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Buying a good home theater system – general know-how for beginners

Buying a good home theater system – general know-how for beginners

Investing in a home entertainment system could mean serious money. In this day and age, consumers are bombarded with information about the product that they buy, but many of them do not know or fully understand how that information should be handled in order to get the most out of their purchase. I’ll be explaining the general terms and how to interpret them when buying a home theater/entertainment system. There are many manufacturers that have “all-inside” types of home entertainment systems, basically giving you the full package, just like buying a prebuilt computer, but if you want a better experience for your home and are not bothered by the technicalities, you can buy components separately, just like you would with computer components and then assemble them together to achieve precisely what you want from your money.

1.  Main components of the entertainment systems

First thing to know is, of course, what does an entertainment system contain? Rather, what makes it an entertainment system? There are a few things you should know about this. Your typical entertainment system usually means having a TV (flat and big, preferably), an audio receiver, speakers, a DVD/Blu-Ray player and, of course, cables.

2.  About the components

When it comes to the TV, it usually is the bigger the better, but not all the time. You need to look for one with a good contrast ratio (>2000:1). Contrast ratio refers to how much times whiter the whites are compared to the blacks, meaning that a higher contrast ratio will give you deeper blacks and clearer whites.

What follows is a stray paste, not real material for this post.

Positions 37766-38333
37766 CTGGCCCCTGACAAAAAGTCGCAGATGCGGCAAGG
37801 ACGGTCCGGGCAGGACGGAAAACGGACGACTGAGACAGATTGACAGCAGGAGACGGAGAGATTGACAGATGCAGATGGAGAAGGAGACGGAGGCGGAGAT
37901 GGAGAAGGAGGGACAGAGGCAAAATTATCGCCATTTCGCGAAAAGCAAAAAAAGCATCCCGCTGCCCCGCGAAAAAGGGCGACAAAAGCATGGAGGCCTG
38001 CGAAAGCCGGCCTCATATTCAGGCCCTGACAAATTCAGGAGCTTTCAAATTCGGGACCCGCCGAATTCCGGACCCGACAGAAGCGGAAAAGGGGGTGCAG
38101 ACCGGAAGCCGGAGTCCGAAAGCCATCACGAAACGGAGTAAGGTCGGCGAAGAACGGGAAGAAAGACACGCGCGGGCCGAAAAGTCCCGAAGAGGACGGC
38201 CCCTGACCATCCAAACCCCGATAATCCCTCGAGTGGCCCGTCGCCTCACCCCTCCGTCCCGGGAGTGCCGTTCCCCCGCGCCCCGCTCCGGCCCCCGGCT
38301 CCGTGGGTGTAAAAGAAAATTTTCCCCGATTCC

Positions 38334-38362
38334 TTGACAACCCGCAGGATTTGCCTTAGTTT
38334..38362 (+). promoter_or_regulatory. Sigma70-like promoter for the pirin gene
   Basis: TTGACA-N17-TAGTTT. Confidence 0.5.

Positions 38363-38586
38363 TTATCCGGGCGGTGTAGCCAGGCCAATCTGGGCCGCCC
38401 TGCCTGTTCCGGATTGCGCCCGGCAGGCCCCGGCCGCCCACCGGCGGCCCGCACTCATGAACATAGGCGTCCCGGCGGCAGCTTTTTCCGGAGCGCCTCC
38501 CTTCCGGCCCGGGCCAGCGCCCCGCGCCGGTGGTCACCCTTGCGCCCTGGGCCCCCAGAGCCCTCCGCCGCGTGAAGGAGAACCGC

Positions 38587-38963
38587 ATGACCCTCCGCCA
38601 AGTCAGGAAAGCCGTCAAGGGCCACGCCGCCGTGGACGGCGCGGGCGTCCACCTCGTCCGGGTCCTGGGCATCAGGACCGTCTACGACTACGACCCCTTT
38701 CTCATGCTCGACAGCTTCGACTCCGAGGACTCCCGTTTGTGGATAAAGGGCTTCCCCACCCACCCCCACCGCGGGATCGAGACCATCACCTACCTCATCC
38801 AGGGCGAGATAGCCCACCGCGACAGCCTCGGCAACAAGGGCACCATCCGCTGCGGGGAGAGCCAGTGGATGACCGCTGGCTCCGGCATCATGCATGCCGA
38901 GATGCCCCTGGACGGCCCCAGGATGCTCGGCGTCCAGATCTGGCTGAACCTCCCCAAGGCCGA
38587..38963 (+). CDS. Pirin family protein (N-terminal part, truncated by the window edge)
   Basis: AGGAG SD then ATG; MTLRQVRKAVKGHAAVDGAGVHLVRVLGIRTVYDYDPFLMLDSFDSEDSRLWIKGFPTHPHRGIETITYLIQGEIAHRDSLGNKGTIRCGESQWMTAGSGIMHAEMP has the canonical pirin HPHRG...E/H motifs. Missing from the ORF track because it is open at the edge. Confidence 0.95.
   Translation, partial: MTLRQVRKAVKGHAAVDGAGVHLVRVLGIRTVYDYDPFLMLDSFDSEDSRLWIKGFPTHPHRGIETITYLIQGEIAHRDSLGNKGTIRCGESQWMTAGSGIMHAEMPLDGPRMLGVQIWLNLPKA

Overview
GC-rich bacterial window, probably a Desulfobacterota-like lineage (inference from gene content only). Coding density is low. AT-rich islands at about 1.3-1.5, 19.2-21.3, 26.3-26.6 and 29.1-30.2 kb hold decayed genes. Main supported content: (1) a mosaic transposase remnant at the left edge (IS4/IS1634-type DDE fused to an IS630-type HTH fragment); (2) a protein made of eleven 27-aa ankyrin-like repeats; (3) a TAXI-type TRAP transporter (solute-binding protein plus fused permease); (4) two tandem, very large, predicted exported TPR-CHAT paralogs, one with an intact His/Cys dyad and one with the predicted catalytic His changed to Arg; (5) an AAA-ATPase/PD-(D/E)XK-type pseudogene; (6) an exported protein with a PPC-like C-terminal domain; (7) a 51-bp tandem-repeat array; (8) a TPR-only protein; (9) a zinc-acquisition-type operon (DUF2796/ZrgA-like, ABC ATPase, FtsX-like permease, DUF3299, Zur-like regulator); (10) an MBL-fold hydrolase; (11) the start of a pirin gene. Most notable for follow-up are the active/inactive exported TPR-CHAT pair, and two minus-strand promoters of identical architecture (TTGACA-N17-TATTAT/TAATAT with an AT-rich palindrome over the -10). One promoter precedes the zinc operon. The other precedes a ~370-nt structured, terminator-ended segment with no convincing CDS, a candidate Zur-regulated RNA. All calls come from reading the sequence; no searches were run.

The audio receiver is the component you want to buy and take note of the tech stuff, especially its wattage. You don’t want to buy a high-powered receiver running 120 watts per channel only to discover that your speakers can only handle 80 watts, thus frying them the instant you try to use it. You want to look for a receiver that can output a certain amount of watts, which express exactly how loudly your speakers will blast the music or movies you will be throwing at it and then buy matching wattage speakers, or even a tad bit over the limit, just to be sure. If you get a 120 watt receiver, then you should get 120 or little higher wattage speakers.

Talking about speakers, they usually come in all shapes and sizes, but most common seem to be tower ones. They range from 5 to 7 speakers, including center channels, two front speakers, and two rear speakers for the surround effect and a subwoofer to give extra bass and quite possibly make your room tremble.

The DVD/Blu-Ray player is quite optional if you will connect your laptop or PC to the TV and audio receiver. This one is really a matter of brand preference, but you can get them really cheap, too.

The cables are highly important and you should always ask for assistance from an expert when buying them, mentioning your current setup and asking for extra tips. Most generic cables work fine, but only a few go the extra mile and deliver a truly great experience.

Now you know the basics of how to buy your home theater, go build that room of your dreams now!

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